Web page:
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Tomorrow, (8/11), is the Easiest Day of the Year to Remember to Call 811 Before Any Digging Project

Release Date: August 10, 2018
Contact: PG&E External Communications (415) 973-5930

SAN FRANCISCO, Calif. – Tomorrow, August 11, is National 811 "Call before you dig" Day, the easiest day of the year to remember the free one-call service. Pacific Gas and Electric Company (PG&E) is urging customers and contractors to call 811 to have all underground utility lines marked two business days ahead of digging projects.

The 811 one-call service is free and it's illegal in California not to call 811 before most digging projects.

"The safety of our customers, employees and the communities we serve is our absolute highest priority and that includes safe digging. Guessing or assuming the location of an underground gas line is dangerous, and the consequences of hitting the unmarked line are often severe and can even be fatal. No digging project is too small. Whether you're a contractor building a high-rise building or a homeowner installing a fence, calling 811 can prevent damages and injury and even save a life," said Jesus Soto, PG&E Senior Vice President for Gas Operations.

A call to 811 is the best safeguard and the first line of defense to preventing strikes on underground utility lines. Most commonly, these strikes or "dig ins" occur with a shovel or heavy construction equipment. Callers are connected to their local 811 center that notifies the appropriate utility of their intent to dig. That utility operator sends a specially trained and qualified technician to the digging site to mark the approximate locations of underground lines with flags or spray paint.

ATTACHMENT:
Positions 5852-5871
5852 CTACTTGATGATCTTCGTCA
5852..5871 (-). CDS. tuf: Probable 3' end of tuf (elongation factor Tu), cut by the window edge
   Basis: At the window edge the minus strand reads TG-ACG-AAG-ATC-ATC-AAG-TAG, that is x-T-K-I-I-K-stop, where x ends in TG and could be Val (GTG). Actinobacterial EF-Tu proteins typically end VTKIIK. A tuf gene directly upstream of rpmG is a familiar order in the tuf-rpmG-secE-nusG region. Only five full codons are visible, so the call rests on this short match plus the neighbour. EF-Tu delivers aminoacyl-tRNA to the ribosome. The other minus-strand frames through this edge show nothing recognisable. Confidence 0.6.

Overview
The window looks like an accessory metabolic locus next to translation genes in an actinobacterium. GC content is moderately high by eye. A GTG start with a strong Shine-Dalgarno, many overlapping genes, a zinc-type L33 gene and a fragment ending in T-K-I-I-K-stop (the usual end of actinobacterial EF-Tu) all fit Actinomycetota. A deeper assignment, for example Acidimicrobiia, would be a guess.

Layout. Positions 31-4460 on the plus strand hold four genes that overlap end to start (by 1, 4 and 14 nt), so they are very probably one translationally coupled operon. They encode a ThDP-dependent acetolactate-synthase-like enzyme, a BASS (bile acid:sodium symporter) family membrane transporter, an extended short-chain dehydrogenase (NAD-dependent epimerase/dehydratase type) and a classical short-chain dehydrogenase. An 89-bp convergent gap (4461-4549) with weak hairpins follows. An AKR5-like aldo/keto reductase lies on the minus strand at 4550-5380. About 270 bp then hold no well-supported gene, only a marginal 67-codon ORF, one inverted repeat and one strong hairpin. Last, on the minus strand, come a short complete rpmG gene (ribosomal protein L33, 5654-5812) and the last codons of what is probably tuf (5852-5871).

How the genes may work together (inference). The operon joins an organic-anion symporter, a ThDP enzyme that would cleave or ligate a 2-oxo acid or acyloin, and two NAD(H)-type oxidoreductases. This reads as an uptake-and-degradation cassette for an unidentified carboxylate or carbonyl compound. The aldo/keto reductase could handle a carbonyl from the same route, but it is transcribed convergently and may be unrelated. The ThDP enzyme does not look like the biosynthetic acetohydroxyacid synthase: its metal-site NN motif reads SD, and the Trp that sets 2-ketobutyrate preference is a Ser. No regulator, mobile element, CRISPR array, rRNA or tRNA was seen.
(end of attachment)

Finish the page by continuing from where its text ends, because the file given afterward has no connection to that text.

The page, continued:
Top 10 PG&E Cities with the Most Dig-Ins in 2017:

  1. Sacramento – 105
  2. San Francisco – 90
  3. Oakland – 81
  4. Fresno – 61
  5. San Jose – 60
  6. Bakersfield – 59
  7. Modesto – 56
  8. Berkeley – 36
  9. Stockton – 36
  10. Mill Valley – 27

PG&E Safe Digging Tips:

    • Mark project area in white: Identify the digging location by drawing a box around the area using white paint, white stakes, white flags, white chalk or even white baking flour.
    • Call 811 or submit an online request two working days before digging: Be prepared to provide the address and general location of the project, project start date and type of digging activity. PG&E and other utilities will identify underground facilities in the area for free.
    • Dig safely: Use hand tools when digging within 24 inches of the outside edge of underground lines. Leave utility flags, stakes or paint marks in place until the project is finished. Backfill and compact the soil.
    • Be aware of signs of a natural gas leak: Smell for a "rotten egg" odor, listen for hissing, whistling or roaring sounds and look for dirt spraying into the air, bubbling in a pond or creek and dead/dying vegetation in an otherwise moist area.

About PG&E

Pacific Gas and Electric Company, a subsidiary of PG&E Corporation (NYSE:PCG), is one of the largest combined natural gas and electric energy companies in the United States. Based in San Francisco, with more than 20,000 employees, the company delivers some of the nation's cleanest energy to nearly 16 million people in Northern and Central California. For more information, visit and


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